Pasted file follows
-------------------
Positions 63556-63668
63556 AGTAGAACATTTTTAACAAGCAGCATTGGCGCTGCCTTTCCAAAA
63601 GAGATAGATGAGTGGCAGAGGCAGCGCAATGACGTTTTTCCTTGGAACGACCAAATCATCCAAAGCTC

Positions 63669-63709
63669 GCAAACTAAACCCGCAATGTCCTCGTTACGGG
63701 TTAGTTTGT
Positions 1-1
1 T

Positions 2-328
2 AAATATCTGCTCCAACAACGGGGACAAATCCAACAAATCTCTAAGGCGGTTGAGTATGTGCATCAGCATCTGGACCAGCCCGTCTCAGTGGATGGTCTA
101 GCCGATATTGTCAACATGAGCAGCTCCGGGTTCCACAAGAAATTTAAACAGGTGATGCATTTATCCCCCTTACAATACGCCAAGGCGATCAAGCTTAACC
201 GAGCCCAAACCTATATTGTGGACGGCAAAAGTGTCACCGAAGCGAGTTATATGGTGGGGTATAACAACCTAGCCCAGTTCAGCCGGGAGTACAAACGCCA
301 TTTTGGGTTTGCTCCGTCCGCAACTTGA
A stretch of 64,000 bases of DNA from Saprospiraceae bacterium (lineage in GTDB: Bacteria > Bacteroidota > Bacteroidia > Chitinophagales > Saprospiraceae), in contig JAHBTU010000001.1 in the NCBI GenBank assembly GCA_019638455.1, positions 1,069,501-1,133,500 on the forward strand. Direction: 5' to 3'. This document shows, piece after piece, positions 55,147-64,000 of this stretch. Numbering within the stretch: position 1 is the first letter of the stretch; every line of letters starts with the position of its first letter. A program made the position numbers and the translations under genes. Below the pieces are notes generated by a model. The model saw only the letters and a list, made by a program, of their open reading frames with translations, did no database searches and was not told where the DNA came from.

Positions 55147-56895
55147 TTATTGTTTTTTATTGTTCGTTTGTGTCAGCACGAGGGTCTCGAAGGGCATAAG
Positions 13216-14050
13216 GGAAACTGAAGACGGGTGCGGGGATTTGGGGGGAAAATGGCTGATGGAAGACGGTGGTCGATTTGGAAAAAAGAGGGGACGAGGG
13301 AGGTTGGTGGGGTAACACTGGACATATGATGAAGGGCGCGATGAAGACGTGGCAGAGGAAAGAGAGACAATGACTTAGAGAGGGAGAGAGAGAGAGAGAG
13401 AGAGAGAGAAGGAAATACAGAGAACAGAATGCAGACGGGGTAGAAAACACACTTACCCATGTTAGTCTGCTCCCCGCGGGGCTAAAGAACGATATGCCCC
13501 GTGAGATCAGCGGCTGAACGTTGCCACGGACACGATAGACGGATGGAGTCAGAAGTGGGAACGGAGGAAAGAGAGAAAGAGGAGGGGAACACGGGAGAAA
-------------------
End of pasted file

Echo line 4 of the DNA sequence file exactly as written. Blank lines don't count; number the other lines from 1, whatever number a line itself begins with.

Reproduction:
Positions 63669-63709